Diane Foley says it feels like a miracle.
Six years after Islamic State militants in Syria beheaded her son, American journalist James Foley, 40, the U.S. government charged two British men in federal court this month in connection with his slaying.
El Shafee Elsheikh and Alexanda Kotey pleaded not guilty of involvement in the death of Foley and other American, European and Japanese hostages, including U.S. freelancer Steven Sotloff, but the pair now face the prospect of a trial and ultimately — as Foley’s mother puts it — “some measure of justice.” That’s an extreme rarity in journalist killings across the globe. In nine out of 10 cases, those responsible are not held accountable, according to experts on impunity.
Recent high-profile cases — including Foley’s — demonstrate potential pathways to success. A U.S. court last year ordered the Syrian government to pay $302.5 million to relatives of renowned war correspondent Marie Colvin, holding the regime liable for her killing in Homs in 2012.
The relatives of Daphne Caruana Galizia are seeking damages from five individuals accused of involvement in her 2017 killing in Malta.
The U.S. Treasury Department sanctioned 17 Saudi officials over the 2018 killing and dismemberment of Washington Post columnist Jamal Khashoggi in the Saudi Consulate in Istanbul, though, notably, didn’t sanction Crown Prince Mohammed bin Salman, whom the CIA and the United Nations link to the killing. Salman has denied ordering Khashoggi’s death.
Yet even these prominent cases emphasize the immense roadblocks to justice. Experts say prosecutions and investigations benefit from public pressure as well as engaged and effective advocacy by journalists’ families and colleagues. Stronger domestic and international government action could make a difference, but the challenges remain great, whether in going after militant groups or state actors.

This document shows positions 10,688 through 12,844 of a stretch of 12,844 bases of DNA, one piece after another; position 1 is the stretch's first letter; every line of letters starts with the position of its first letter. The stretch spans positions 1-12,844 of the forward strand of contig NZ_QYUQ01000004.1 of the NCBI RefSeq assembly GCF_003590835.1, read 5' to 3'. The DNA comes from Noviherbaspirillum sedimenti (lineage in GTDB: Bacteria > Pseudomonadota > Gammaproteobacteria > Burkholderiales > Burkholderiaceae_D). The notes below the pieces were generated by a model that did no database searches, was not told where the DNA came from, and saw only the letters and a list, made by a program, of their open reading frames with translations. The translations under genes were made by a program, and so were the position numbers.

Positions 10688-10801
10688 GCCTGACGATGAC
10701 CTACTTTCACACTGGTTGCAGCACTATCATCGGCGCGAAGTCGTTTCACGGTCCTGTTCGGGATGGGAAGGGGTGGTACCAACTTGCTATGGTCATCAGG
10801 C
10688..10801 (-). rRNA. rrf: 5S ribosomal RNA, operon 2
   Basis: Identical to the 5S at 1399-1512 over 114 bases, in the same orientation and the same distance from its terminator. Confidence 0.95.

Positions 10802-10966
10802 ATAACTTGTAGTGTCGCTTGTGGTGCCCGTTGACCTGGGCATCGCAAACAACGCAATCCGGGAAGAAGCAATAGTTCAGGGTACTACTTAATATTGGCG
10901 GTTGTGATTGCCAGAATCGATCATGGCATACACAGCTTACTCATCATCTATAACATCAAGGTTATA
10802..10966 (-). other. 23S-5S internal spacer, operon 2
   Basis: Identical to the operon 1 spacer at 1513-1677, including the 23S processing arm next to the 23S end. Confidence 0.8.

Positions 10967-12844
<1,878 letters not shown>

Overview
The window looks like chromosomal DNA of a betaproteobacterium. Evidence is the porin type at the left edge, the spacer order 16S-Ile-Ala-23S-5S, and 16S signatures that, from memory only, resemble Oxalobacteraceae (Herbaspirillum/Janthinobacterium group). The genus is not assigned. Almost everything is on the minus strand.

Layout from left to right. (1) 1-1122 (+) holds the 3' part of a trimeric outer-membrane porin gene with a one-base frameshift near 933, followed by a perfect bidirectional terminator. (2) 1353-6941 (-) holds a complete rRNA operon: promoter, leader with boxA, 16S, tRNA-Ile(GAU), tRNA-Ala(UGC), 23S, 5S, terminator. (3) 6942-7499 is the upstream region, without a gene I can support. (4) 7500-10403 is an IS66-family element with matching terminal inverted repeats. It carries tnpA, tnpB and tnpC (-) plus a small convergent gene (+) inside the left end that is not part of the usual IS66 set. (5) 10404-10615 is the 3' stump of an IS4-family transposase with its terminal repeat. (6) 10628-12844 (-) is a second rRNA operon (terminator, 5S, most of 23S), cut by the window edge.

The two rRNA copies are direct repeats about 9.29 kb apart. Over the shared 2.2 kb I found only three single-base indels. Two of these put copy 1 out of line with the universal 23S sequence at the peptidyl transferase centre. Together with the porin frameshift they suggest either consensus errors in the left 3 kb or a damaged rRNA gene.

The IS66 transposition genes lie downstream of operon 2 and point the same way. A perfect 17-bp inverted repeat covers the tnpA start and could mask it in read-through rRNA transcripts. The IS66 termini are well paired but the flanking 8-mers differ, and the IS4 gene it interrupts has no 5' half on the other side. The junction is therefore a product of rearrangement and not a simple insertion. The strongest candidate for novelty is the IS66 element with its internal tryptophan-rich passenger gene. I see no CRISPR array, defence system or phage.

Threats to the powerful
As the United Nations special rapporteur investigating extrajudicial and summary executions, Agnes Callamard investigated the most high-profile killing of a U.S.-based journalist in recent years and published a report on Khashoggi’s death. She notes that many slain journalists are killed over investigative work that threatens the powerful.
“They will have uncovered corruption,” Callamard said. “They will have uncovered criminal gangs. Everyone that is the object of such investigation may be particularly keen on silencing the journalist.”
An additional challenge: These killings are seldom carried out by one person acting alone. “In fact, you have an entire ecosystem or collection of people involved,” said Kerry Paterson, deputy advocacy director at the Committee to Protect Journalists. “You may have someone who pulled the trigger, but you also have someone who drove the car and a mastermind who ordered the thing.” The New York-based advocacy organization has been tracking prosecutions in killings of journalists since 2008 for its annual Impunity Index.
Keeping the pressure on requires the steadfast commitment of families and colleagues — a key factor in the high-profile cases of recent years. “When you have a family that's not just willing and wanting to stay engaged, but in a position to do that in a way that is productive, that is really one of the biggest advantages you can have,” said Elisabeth Witchel, an advocate for ending impunity in crimes against journalists, who has consulted for the Committee to Protect Journalists.
A case in point, Witchel said, is the family of Caruana Galizia, “the most tenacious group” she said she had encountered in 10 years of covering impunity.
Caruana Galizia, a journalist reporting on corruption in Malta, was killed in a car bomb blast. Her family used social media and other means to keep the case on the public agenda and push the Maltese government to act.
The country’s prime minister stepped down last year following calls for his resignation amid investigation of Caruana Galizia’s death.
'Very difficult' to see justice done
Caruana Galizia's sister Corinne Vella said that no one has yet been punished for the crime, though three men are awaiting trial for planting and setting off the bomb. Vella’s big takeaway has been how critical public support is to the pursuit of justice. “Unless you have very strong public sentiment in favor of justice, getting justice is going to be very, very difficult,” she said.